renderis used to render a React Component or Fragment as you would in a React application. This is basically a re-export of the original render function from the React library.
fireEventallows you to handle trigger events on the different elements like
select. An alternative is the
userEventlibrary for simulating the user interactions.
Let's say we build a login form using Chakra UI. We want to do very basic validations on the form data and check the logic flow once the
submit button is called.
You only need to specify the respective test ids for the components while designing the front end. You can then match the values filled in with the expected values after carrying out the interactions. Here, the mock for the
console object comes in handy to determine whether the statement is printed upon successful login or not.
While writing unit tests seems straightforward in theory, it requires a good amount of trial and error in practice.
These are some of the issues that I faced along the way:
If the tests involve a large set of UI interactions like filling in multiple fields in a form or handling multiple input events, they are likely to time out before the whole test case executes, or even in the waitFor block. A work around is using
fakeTimers in jest and then
runAllTimers once the component is rendered so that the test timer waits for the completion of the execution. Another way, is to use
setTimeout and specify the timeout you are expecting.
The main problem is detecting the line(s) of test code responsible for the delay in test execution. For this, you have to usually resort to some trial and error with reordering the test cases in the suite or even the way you break the test cases into suites. You might also have to log the execution of the source code at several points to see whether the data obtained from a mock is the same one that the test was expecting at that point in time. The problem is compounded due to the asynchronous nature of execution of React code in hooks.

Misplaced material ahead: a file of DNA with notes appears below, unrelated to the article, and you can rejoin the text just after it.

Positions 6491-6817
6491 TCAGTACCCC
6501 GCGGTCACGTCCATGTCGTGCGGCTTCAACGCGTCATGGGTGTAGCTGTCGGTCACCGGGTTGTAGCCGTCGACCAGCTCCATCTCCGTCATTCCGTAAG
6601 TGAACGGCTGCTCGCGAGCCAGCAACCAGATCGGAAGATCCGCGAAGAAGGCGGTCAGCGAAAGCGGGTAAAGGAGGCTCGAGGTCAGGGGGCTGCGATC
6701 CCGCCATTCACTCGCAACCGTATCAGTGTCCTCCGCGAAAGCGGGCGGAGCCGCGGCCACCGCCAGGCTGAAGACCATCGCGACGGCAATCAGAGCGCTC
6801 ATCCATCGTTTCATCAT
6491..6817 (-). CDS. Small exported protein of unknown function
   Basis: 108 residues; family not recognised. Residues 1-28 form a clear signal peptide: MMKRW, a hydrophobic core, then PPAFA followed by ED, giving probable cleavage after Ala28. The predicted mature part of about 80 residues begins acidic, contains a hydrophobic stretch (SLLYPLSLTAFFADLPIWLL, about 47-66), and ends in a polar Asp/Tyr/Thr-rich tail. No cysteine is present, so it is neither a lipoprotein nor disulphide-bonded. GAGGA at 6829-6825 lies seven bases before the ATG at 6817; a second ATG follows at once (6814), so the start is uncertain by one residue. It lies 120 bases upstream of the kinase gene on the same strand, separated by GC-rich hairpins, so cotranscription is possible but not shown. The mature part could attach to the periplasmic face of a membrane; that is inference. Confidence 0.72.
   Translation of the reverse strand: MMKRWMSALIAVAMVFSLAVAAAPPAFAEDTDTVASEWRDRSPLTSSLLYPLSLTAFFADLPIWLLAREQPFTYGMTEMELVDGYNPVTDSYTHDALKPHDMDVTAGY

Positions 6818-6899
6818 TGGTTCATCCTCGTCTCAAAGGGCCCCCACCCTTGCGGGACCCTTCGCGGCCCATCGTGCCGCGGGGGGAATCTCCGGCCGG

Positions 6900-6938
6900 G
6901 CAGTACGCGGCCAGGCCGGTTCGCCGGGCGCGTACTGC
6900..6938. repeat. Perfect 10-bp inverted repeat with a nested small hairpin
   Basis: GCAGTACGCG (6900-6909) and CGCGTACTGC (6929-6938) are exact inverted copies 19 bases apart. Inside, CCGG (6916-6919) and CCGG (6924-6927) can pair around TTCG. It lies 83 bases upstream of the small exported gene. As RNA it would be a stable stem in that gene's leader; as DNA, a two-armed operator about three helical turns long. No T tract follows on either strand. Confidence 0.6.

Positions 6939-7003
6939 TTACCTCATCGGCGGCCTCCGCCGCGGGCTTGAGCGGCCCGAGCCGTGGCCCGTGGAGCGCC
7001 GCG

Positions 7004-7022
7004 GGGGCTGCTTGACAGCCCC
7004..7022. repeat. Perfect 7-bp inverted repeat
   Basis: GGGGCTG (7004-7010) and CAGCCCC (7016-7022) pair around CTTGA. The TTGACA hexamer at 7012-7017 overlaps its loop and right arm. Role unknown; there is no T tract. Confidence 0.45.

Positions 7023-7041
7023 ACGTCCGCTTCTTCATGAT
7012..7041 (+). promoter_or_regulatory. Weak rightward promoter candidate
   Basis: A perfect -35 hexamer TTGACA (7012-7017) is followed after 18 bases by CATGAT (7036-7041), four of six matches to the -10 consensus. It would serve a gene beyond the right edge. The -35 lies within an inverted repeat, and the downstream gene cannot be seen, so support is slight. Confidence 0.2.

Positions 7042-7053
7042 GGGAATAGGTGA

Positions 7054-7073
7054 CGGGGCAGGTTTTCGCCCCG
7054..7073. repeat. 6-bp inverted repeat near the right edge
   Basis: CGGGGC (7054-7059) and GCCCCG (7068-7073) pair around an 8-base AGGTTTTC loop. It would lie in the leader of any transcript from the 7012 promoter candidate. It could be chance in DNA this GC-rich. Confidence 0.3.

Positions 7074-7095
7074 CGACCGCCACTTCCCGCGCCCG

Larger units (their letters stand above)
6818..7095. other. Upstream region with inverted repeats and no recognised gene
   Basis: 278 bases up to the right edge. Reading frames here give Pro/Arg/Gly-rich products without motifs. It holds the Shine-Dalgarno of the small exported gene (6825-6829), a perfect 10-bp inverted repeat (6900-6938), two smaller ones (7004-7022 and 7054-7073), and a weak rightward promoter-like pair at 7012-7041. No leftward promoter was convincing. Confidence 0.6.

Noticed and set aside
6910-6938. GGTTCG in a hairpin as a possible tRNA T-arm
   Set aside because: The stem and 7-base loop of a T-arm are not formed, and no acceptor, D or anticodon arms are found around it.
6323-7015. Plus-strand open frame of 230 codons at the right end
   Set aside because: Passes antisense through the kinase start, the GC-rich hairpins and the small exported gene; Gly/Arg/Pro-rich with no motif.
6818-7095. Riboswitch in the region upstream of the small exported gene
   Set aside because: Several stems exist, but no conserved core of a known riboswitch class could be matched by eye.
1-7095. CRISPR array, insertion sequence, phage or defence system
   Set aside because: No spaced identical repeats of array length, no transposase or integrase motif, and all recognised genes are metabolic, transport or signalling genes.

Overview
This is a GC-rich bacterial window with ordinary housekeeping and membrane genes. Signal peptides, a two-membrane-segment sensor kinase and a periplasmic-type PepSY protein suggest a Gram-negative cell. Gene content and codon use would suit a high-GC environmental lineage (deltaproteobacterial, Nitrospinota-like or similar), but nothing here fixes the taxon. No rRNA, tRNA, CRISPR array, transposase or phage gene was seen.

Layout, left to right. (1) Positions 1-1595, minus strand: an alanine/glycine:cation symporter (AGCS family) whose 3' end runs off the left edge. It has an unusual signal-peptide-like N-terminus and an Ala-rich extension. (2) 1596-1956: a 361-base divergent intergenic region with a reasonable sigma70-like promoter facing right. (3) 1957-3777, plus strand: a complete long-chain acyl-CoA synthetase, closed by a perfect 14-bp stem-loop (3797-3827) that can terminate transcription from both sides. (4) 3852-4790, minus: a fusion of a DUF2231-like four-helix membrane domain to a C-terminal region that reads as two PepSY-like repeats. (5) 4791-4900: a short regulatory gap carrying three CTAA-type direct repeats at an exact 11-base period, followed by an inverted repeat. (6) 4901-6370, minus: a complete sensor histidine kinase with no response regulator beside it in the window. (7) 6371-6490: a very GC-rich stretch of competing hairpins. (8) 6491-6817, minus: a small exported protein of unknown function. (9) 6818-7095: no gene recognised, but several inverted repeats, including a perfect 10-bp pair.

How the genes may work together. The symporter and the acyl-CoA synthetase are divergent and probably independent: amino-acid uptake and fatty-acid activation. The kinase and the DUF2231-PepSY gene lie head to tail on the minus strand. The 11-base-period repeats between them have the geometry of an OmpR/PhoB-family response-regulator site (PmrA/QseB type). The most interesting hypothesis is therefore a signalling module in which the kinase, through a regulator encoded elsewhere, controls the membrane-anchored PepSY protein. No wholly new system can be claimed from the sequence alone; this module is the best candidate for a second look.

Honestly, this is a very frustrating problem to solve. The first easy step to troubleshoot this issue is to have all the shared data setup for the test cases in the
afterEach clauses. However, it could also be that some of the tests have taken longer to execute than others and therefore, only part of the source code gets tested in a failing case. Resolving this issue involves significant trial and error similar to the timeout issue.
Sometimes the element(s) you are looking for simply cannot be found. You would have to print out the whole DOM using
debug and inspect why this is not found. It's an easy fix if the matcher specified in the
expect clause is wrong, but it becomes quite troublesome if the element is not displayed because the state of the application has not been updated. This might require you to inspect the application flow more thoroughly. It's good if the test has helped you catch the bugs in code execution, since that is the main purpose behind software testing. However, it is also possible that your code is executing correctly but there is some other issue that results in this error, like a timeout issue.